As 2017 came to a close and the stock market soared to all-time highs, job growth remained consistent, and unemployment dropped, many remained perplexed and frustrated by the lack of growth in real wages.
There have been various policy responses to this problem — minimum wage increases, tax credits for businesses, tax credits for workers, more investment in education, etc. But is it possible that studying average wages leads to asking the wrong questions? Perhaps one way to think about the problem is to cross-examine real-world employment skills with real wage growth.
A new Brookings study utilizes the O*NET Digital Skills Survey (2000-2016) to explore the relationship between digital skills, education, and real wages by quantifying digital skills as an equal combination of “knowledge of computers and electronics” and “work activity interacting with computers.” This chart is from the Brookings report:
The study finds that digital skills are a unique human capital component that is empirically distinct from education, with only a weak correlation between education and digital skills. As such, they ran a regression analysis between digital skills and wages and found “digitalization scores have significant and positive effects on real annual wages even when controlling for education level. And the effect is growing.”
The authors note that in 2002, a one-point increase in digitalization score produced about a $166 dollar per year premium, and that number increased to $292 by 2016.
Their analysis shows that real wages have grown tremendously over the last 15 years for those who are high in digital skills. It is important to understand that this is happening for workers across all educational levels, meaning even jobs that don’t require a post-secondary degree are paying a premium for workers with digital skills, and that premium is growing over time.
For example, even learning a basic technology skill like using Microsoft Excel, which has been around for 30 years, can help earn more money. The point is that the world has gone nearly completely digital, and everyone from janitors to lawyers needs to learn how to use digital technology to remain valuable in the workplace.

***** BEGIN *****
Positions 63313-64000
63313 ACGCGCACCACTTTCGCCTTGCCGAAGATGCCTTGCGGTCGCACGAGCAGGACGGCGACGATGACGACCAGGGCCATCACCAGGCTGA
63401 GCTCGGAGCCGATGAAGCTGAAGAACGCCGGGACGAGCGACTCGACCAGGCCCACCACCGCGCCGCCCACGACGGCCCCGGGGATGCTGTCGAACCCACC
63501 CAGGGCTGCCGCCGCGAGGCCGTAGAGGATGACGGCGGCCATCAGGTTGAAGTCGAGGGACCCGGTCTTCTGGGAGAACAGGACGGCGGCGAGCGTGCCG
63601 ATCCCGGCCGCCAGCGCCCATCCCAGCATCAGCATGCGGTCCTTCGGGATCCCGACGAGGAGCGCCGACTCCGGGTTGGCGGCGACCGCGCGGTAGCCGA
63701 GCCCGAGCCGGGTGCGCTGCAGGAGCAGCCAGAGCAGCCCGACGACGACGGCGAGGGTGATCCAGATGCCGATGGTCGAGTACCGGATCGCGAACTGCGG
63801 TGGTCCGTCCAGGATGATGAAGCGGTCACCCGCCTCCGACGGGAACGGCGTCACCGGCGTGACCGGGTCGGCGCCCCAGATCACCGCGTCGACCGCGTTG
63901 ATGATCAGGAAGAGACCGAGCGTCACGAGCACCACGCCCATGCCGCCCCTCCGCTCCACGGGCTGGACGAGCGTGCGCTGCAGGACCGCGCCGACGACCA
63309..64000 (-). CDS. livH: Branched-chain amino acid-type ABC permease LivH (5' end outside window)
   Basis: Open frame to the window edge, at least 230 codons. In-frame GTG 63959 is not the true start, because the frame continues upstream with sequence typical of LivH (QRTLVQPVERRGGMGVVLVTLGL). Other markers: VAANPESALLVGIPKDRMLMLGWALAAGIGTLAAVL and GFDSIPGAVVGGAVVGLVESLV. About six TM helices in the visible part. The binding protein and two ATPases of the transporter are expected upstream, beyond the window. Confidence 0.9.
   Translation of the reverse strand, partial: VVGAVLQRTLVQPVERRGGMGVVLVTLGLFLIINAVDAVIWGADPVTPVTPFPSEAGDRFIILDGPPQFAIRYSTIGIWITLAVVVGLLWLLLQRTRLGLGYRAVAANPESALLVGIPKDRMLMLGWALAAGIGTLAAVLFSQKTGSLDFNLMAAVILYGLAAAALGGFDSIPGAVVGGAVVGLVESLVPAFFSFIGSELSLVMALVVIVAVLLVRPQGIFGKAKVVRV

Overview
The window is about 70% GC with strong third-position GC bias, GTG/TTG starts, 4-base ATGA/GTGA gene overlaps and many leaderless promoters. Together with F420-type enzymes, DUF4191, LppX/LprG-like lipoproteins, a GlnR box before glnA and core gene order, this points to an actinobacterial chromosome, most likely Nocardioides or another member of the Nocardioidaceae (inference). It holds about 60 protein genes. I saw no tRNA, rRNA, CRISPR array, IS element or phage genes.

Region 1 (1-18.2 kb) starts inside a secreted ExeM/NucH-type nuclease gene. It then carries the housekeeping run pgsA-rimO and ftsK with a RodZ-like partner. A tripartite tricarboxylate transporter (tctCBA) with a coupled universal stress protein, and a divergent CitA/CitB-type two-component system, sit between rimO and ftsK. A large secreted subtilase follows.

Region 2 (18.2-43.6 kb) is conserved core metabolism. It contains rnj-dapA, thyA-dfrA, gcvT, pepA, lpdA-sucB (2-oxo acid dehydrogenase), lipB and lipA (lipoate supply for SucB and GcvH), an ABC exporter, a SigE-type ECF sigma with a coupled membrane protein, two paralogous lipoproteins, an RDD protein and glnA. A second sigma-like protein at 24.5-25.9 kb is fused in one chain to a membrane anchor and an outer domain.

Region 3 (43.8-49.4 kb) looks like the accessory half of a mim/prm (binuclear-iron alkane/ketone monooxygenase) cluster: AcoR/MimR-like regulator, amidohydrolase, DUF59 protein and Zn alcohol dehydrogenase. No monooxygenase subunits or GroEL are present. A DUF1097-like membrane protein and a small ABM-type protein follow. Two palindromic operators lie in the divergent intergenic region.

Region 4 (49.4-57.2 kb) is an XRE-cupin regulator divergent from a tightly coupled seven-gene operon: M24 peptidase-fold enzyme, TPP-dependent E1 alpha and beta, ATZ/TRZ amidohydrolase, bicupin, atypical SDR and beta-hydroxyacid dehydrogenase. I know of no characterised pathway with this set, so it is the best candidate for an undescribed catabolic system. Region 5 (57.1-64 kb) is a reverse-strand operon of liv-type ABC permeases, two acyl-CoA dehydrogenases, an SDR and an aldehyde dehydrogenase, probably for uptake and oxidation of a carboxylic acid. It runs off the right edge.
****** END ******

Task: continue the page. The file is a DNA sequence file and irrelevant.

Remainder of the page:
Is it any surprise that in a time where 70 percent of the developed world has a globally connected supercomputer condensed into their pocket, that those who have some way or another (certainly not through the educational system) acquired digital skills are seeing healthy growth in real wages?
This all matches a trend in macro firm data – firms across all industries that are specializing in digital technology are increasing their productivity, profits, wages, and market share.
We can see that digitally oriented firms are competing for digitally oriented labor in a tight market, and paying healthy premiums in real terms over time for that labor. The labor market is working just fine.
So are real wages flat for workers? If you use a blunt statistical instrument like average real wages, sure — but that is an ecological fallacy of sorts — to make presumptions about the nature of an individual’s wages based on a massive average of over 100 million people. Following averages over time will lead to severe misjudgments about the nature of smaller groups and individuals themselves within the group.
There are two important takeaways from the Brookings study. Over, at least, the last 20 years:
- Real wages are not flat for workers with digital skills. Average real wages are flat.
- Costly, taxpayer-funded government interventions to “fix” the problem of stagnant real wages are probably not cost effective and do not address the complexities of the market and commit several errors, including:
- Overemphasizing correlation (not causation) between education and incomes;
- NOT fully accounting for the sizeable percentage of population uneducated past high school;
- Emphasizing real average wages;
- Narrowly focusing on raising real wages by expanding education.
The negotiation of wages is an immensely complex and organic process that is reshaping itself every week, month, year, and decade. The desired skills of employers have significantly changed over the last 20 years to value a form of human capital empirically distinct from education, and, in the next 20 years, other skills may emerge that we do not yet know about. It’s important to recognize this penetrating dynamic reality and don’t fall for static “solutions.”